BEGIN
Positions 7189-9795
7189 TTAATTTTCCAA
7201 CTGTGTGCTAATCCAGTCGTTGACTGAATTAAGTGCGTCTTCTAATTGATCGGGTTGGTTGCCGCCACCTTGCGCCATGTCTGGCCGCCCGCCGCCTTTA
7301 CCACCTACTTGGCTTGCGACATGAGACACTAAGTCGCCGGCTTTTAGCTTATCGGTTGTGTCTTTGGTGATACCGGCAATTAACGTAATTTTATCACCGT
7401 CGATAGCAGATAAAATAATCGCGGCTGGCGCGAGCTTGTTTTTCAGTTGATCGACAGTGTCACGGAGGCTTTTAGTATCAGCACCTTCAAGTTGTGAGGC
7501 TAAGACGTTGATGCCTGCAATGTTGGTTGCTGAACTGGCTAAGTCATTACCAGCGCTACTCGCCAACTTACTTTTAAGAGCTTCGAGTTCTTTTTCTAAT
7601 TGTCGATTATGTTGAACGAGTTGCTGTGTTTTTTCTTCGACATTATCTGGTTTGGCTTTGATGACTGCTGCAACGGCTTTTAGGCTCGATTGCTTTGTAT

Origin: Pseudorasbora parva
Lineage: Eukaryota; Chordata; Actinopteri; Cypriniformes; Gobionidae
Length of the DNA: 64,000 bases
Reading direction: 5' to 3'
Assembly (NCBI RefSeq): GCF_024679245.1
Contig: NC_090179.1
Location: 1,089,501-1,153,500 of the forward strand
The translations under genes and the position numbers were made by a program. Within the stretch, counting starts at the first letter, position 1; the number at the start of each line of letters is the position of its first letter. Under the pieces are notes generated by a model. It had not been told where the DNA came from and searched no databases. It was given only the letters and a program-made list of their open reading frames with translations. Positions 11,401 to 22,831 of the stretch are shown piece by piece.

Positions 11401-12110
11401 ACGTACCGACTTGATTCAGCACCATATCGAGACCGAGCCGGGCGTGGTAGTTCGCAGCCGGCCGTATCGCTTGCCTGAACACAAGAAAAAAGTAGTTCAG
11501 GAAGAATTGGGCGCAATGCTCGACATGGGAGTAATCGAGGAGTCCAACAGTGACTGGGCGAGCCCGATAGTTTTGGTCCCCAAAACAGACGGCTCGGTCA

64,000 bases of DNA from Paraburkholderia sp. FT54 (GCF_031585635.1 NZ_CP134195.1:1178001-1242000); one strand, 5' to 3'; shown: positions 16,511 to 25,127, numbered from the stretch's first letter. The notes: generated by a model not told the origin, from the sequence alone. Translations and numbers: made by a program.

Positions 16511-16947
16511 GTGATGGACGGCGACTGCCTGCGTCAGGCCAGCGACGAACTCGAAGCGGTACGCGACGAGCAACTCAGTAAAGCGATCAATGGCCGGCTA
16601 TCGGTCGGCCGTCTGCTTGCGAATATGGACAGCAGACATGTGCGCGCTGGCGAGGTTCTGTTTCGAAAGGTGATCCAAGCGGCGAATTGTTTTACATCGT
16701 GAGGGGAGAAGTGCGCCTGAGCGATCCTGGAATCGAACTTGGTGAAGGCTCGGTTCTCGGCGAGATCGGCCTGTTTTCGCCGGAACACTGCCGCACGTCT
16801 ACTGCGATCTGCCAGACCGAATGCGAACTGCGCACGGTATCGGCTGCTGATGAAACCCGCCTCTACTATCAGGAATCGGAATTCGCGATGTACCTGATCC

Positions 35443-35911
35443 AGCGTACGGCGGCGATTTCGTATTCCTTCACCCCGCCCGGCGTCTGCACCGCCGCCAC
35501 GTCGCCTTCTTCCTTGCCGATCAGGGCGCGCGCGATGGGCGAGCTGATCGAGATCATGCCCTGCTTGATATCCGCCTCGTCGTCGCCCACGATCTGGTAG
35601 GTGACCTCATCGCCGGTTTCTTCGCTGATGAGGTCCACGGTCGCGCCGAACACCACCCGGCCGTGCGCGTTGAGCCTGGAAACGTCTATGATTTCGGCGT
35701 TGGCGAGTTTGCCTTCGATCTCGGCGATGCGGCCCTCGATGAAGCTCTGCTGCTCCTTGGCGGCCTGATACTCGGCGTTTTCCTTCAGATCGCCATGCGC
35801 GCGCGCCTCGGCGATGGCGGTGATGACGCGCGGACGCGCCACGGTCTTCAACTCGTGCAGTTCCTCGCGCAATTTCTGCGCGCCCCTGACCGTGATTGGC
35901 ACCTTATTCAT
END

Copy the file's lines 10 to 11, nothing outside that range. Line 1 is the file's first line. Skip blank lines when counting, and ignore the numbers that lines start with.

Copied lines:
Length of the DNA: 64,000 bases
Reading direction: 5' to 3'